From Assembly Line to Network at the Post
The Washington Post's plan to drag the editing process into the 21st century.
It's an observation that would warm the heart of media theorist Marshall McLuhan:
Newspapers cling to an assembly-line model for news production even though computers and other technologies have rendered it obsolete. Information, which once marched in orderly lines from sources to reporters to editors to mammoth printing presses to fleets of delivery trucks to readers, now caroms every which way in a network.
That's Washington Post Managing Editor Phil Bennett's notion, and it's the kernel of a memo Executive Editor Leonard Downie Jr. and Bennett e-mailed to the Post newsroom today about a pilot program to capitalize on the power of the network and shake up the editing process at the Post's A section. The Post brass plans to bring these changes to the rest of the paper eventually.
The press-centric orientation even influences how news is sorted and organized into predetermined "sections," says Bennett. But the rise of the Web has vanquished the traditional once-a-day production cycle as reporters and editors in the Post newsroom file original stories to Washingtonpost.com to feed 24-hour-a-day news consumption.
Although Bennett calls the memo "fairly modest," it calls for dramatic changes in the production of the paper. The plan shifts editing resources to earlier in the day, merges the night National and Foreign copy desks, reroutes the editing of feature stories and nonbreaking enterprise news pieces and projects to daylight hours, and eliminates the bottlenecks that tend to form at the end of the day.
The plan also mandates "fewer touches" on some stories by editors, which will elicit cheers from many Post reporters. They've long complained about "drive-by editing" in which editors up and down the chain of command drop into their stories and fiddle with them to the point of destruction. According to the memo, a half-dozen editors routinely make changes on A-section stories, and an internal audit discovered one inside story that 12 different editors changed.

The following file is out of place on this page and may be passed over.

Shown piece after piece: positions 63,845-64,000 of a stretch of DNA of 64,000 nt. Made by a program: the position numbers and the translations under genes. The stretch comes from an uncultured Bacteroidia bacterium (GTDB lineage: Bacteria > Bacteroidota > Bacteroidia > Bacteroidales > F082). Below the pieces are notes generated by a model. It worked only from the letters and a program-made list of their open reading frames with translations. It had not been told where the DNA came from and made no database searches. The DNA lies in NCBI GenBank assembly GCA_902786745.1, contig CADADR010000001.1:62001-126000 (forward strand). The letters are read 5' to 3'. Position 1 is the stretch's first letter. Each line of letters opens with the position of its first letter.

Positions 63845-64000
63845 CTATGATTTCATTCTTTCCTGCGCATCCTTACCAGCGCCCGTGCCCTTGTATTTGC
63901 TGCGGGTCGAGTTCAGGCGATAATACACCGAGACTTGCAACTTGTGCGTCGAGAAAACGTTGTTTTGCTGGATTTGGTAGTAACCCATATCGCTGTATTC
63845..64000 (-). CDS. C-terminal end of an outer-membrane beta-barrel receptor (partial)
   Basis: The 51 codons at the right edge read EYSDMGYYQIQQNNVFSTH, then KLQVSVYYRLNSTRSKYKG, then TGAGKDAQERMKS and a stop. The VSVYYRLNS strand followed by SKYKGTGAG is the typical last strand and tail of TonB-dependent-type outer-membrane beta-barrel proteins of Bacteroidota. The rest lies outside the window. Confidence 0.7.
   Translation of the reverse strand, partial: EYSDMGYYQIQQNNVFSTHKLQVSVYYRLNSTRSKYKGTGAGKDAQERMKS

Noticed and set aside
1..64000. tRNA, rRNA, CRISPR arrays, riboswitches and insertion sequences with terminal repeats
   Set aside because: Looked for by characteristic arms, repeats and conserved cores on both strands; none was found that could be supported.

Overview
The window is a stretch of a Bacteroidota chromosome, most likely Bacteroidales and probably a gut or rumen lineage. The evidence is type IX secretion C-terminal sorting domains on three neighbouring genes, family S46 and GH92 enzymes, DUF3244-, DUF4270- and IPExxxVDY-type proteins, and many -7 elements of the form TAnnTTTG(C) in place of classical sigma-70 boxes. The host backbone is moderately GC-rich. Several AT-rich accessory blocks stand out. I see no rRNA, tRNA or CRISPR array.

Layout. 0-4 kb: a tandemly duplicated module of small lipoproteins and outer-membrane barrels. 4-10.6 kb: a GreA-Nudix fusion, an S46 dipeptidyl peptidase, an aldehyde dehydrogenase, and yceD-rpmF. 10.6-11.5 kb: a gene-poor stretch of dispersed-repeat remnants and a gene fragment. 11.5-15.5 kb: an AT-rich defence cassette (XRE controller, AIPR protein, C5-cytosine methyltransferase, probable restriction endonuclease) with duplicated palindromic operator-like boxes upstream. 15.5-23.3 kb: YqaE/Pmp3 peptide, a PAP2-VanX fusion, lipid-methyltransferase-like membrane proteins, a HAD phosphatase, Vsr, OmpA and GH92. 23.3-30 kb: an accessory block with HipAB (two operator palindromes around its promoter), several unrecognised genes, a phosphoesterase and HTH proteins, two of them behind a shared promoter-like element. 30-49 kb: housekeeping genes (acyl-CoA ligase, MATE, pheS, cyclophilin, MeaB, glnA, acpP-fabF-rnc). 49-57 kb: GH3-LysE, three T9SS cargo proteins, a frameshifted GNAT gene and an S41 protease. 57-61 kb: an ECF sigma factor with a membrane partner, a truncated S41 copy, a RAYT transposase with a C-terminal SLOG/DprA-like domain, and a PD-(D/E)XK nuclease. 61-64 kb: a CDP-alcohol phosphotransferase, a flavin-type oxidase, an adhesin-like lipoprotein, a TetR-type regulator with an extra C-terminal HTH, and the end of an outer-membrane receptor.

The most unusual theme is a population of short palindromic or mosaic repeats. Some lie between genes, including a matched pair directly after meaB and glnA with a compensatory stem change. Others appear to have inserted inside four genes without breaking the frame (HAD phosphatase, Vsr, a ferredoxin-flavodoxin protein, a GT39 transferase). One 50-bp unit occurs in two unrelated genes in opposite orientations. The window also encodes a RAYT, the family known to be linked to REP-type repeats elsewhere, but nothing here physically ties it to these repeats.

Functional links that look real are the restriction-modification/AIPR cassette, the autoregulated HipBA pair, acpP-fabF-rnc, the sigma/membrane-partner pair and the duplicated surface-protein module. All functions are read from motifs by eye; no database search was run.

The layers of editing newspapers lavish on stories have long been regarded an essential safety net. But Bennett says, "It's time to put the net away." He's confident that reduced editing won't necessarily sacrifice quality if it's done smartly. As an example, he points to the quality work done by reporters whose copy appears on the Post's Web site without the extensive editing and re-editing traditionally lavished on the print product.
"The more people who touch a story, the less authority and responsibility each take," Bennett says.
The reason many newspapers rely so heavily on editors—a reason rarely spoken—is that some reporters can't write. Their copy isn't edited as much as it's rewritten. Bennett has a message for them: "Reporters who can't write are a dying breed."
Improving publications by eliminating meddlesome editing is a regular theme of my Slate colleague Mickey Kaus, who will do cartwheels when he learns of the Post initiative. Alan D. Mutter, who blogs at Reflections of a Newsosaur, started a ruckus on Romenesko last month when he saluted the idea of throwing a few newspaper editors overboard.